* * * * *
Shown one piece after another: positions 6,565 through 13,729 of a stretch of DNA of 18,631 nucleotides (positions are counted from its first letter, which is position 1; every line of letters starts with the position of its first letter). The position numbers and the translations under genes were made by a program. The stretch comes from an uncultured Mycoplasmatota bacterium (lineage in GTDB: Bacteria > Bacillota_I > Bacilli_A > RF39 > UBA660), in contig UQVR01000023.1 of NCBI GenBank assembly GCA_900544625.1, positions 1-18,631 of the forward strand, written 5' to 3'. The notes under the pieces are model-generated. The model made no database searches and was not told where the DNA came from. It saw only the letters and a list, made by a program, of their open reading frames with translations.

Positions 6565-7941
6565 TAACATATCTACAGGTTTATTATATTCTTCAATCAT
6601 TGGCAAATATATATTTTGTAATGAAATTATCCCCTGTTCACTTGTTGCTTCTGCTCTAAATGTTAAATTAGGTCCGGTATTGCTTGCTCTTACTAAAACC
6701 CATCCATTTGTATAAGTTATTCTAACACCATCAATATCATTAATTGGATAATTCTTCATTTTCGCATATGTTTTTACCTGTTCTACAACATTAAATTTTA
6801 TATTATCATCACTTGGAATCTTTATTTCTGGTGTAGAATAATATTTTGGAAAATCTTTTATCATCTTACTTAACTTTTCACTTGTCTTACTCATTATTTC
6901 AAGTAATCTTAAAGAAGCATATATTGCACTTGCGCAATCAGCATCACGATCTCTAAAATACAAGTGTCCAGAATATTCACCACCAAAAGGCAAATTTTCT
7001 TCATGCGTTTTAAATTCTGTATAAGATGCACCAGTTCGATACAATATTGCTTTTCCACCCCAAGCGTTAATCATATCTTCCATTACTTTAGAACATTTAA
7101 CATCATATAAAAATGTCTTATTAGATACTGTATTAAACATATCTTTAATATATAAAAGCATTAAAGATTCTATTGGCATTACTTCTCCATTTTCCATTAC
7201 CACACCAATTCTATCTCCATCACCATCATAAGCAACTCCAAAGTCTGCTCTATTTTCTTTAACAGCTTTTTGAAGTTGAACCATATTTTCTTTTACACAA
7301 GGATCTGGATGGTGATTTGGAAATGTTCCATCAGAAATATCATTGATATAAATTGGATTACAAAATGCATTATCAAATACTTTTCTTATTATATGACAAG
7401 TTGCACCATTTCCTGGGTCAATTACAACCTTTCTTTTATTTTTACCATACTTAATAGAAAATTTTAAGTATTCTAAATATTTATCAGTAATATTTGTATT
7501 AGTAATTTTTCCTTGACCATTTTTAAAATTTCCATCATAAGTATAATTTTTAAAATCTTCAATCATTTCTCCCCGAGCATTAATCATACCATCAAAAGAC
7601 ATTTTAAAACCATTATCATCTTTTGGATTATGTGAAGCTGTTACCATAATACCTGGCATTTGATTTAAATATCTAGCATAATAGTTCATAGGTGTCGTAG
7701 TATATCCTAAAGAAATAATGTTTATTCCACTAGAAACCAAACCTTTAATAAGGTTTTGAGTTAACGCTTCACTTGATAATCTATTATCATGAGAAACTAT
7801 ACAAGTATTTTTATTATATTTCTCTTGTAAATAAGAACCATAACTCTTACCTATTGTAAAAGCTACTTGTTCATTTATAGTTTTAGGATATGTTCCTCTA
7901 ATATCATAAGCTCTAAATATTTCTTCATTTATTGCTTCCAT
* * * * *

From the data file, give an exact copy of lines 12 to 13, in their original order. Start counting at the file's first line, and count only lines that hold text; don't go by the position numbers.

7401 TTGCACCATTTCCTGGGTCAATTACAACCTTTCTTTTATTTTTACCATACTTAATAGAAAATTTTAAGTATTCTAAATATTTATCAGTAATATTTGTATT
7501 AGTAATTTTTCCTTGACCATTTTTAAAATTTCCATCATAAGTATAATTTTTAAAATCTTCAATCATTTCTCCCCGAGCATTAATCATACCATCAAAAGAC